Letter to the Reader:

Issue Number 21

   It is sometimes hard to believe that we have so many wonderful issues under our belt.

I am pleased at how fast we have developed, and the voices I hear at the Neworld Review. They ring with great confidence and conviction.

Recently, Lindsey Peckham and Kara Fox, have expanded our reach, and now we are both a literary magazine, as well as one devoted to the visual arts,

And I hope we expand even further into in-depth coverage of theatre and dance; and although I hold my nose at most of what I see, film and television.

So, as you have observed, we at the Neworld Review are wide ranging, deadly serious, and thoughtful about what we do.

I can tell by the thousands of folks returning to our pages, over and over again, that there are many of you out there that appreciate what we have done so far.


This is your magazine, so feel free to write and comment on what is contained in our pages.

Enjoy this issue of Neworld Review.

Fred Beauford


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Neworld Review
Vol. 4 No 21 - 2011


Fred Beauford

Art Director

Bernie Rollins

Managing Editor

Margaret Johnstone


Jan Alexander

Senior Editor

Jill Noel Shreve

Online Managing Editor

Richard D. O'Brien

Director of Photography

Kara Fox

Contributing Writers

Jane M McCabe: History
Loretta H. Campbell
Sarah Vogelsong
Janet Garber
Sally Cobau
Michael Carey
Katherine Tomlinson
Brenda M. Greene
Lindsey Peckham: Art Beat
Molly Moynahan: A Writers' World

The Neworld Review is a publication of Morton Books, Inc. Rob Morton, President/CEO, in cooperation with Baby Mogul Productions, 123 Town Square Place, Suite 384, Jersey City, N.J. 07310, 201-761-9084.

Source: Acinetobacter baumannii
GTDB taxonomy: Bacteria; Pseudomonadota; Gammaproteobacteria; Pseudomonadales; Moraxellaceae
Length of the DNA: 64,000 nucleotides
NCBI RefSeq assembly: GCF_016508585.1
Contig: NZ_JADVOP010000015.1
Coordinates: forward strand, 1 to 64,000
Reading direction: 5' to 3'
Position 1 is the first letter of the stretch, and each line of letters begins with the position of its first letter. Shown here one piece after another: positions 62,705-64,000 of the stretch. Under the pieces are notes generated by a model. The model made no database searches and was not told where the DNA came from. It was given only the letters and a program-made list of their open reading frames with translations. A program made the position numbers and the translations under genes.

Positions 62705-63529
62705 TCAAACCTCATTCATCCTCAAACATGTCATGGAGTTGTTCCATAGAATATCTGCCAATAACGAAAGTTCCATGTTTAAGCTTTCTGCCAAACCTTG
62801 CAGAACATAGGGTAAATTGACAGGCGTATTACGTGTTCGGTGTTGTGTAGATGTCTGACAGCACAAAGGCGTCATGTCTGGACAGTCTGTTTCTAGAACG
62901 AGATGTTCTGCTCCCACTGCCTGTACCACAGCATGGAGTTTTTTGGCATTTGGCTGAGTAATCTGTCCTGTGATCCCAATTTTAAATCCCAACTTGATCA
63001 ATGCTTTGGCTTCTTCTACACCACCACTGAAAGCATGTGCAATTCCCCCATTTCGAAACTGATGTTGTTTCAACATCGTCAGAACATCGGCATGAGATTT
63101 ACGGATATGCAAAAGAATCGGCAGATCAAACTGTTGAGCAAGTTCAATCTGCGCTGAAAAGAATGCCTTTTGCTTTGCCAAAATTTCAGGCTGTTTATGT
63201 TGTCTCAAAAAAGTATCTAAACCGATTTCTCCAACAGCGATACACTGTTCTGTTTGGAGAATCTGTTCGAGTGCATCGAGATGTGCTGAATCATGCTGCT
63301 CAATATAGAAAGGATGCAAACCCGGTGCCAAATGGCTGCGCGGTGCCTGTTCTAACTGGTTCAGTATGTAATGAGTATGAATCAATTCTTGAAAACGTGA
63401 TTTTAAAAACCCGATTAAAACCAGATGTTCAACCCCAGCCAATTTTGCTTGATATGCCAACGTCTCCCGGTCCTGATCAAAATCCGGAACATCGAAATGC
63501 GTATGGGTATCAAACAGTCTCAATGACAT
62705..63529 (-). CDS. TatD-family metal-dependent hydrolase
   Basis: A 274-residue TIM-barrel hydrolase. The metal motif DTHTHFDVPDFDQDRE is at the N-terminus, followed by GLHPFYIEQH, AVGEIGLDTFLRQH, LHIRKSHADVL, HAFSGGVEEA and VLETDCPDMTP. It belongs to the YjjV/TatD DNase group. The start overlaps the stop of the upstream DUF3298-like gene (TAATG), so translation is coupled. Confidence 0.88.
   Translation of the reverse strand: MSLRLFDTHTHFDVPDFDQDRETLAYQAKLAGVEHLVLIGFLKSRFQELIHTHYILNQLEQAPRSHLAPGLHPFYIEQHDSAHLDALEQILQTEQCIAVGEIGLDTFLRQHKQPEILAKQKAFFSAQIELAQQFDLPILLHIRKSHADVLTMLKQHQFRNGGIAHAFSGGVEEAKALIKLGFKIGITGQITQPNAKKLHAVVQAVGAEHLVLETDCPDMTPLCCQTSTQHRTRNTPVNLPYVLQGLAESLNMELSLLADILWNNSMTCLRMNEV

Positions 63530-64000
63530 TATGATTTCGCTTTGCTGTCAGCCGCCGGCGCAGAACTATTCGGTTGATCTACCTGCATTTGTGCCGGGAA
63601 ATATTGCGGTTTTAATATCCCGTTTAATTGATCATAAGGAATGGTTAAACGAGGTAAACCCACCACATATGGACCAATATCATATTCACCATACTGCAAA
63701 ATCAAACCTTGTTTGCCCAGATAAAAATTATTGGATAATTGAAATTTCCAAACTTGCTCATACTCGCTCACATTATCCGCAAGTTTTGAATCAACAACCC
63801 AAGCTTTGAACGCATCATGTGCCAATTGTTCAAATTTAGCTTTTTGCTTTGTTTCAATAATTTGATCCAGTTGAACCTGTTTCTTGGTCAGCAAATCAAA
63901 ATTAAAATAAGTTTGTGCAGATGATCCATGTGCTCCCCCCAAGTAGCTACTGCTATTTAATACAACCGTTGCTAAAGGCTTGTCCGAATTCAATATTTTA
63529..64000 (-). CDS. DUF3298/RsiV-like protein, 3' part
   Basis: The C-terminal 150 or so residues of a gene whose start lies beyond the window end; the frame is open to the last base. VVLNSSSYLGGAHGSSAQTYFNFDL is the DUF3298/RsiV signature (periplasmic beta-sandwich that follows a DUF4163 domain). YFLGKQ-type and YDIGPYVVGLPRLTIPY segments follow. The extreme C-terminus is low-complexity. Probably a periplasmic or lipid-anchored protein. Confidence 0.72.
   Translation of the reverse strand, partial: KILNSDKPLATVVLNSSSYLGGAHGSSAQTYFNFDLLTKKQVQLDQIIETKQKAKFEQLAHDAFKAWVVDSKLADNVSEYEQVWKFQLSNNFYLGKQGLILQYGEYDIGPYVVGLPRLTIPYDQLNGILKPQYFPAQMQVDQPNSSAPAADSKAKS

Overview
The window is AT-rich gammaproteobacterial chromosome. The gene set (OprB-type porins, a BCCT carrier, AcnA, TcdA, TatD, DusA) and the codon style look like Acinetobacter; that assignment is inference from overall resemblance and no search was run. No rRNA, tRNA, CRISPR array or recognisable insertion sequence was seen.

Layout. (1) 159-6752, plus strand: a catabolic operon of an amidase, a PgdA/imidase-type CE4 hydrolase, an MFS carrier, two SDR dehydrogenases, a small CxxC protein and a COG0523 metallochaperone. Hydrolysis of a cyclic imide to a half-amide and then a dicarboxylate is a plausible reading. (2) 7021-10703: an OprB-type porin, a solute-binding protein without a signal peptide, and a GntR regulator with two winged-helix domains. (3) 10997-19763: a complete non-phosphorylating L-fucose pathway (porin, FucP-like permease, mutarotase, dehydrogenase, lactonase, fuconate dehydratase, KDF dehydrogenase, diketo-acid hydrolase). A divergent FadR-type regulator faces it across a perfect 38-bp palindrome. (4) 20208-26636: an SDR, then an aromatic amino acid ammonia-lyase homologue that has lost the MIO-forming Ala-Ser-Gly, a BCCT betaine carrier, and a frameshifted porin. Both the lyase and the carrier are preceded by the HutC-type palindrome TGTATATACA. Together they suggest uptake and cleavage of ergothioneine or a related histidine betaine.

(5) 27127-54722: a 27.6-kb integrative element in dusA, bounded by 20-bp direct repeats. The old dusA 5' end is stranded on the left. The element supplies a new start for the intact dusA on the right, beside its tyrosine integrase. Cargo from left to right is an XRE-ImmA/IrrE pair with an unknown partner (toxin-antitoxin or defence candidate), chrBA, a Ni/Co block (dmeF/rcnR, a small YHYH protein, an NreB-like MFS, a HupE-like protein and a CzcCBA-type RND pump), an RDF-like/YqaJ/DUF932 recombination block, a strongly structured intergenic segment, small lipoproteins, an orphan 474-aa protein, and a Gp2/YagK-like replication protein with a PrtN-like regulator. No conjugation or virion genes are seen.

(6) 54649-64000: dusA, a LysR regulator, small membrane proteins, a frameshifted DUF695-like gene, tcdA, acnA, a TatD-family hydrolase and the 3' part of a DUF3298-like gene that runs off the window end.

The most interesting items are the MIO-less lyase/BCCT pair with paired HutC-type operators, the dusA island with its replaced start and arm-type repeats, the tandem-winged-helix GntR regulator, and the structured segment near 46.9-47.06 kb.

Material in this publication may not be reproduced in whole or in part without permission. Opinions expressed by contributors do not necessarily reflect the views of the publishers.

Manuscripts should be accompanied by a self-stamped envelope. Online submissions are accepted at [email protected].

Neworld Review cannot be held responsible for unsolicited photographs or manuscripts.

All correspondence to:

Fred Beauford

Editor-in Chief/Publisher

123 Town Square Place,
Suite 384,

Jersey City, N.J. 07310

[email protected]


VOL. 1 NO. 1 2008

VOL. 1 NO. 2 2008

VOL. 1 NO. 3 2008

VOL. 1 NO. 4 2008

VOL. 2 NO. 5 2009

VOL. 2 NO. 6 2009

VOL. 2 NO. 7 2009

VOL. 2 NO. 8 2009

VOL. 3 NO. 9 2010

VOL. 3 NO. 10 2010

VOL. 3 NO. 11 2010

VOL. 3 NO. 12 2010

VOL. 3 NO. 13 2010

VOL. 3 NO. 14 2010

VOL. 3 NO. 15 2010

VOL. 3 NO. 16 2011

VOL. 4 NO. 17 2011

VOL. 4 NO. 18 2011

VOL. 4 NO. 19 2011

VOL. 4 NO. 20 2011

This Month's Articles


Too Smart for His Own Good
Malcolm X: A Life of Reinvention

by Manning Marable

Reviewed by Fred Beauford

  “To be a Negro living in America, and to be consciously aware, is to be in a state of constant outrage.”  James Baldwin

   As I look back on the history of this country, no one fit’s Baldwin’s observation better than Malcolm Little (aka Malcolm X).

As he slowly emerges in Manning Marable’s sometimes overwhelming, richly researched, 594 page book, he is an often perplexing combination of incredibly high intelligence, abject ignorance, a profound awareness and an unbending anger at America’s mistreatment of blacks; all of which guide him, and tears him apart, leading him to become one of the most famous of Americans, the angry, revenge seeking  Malcolm X.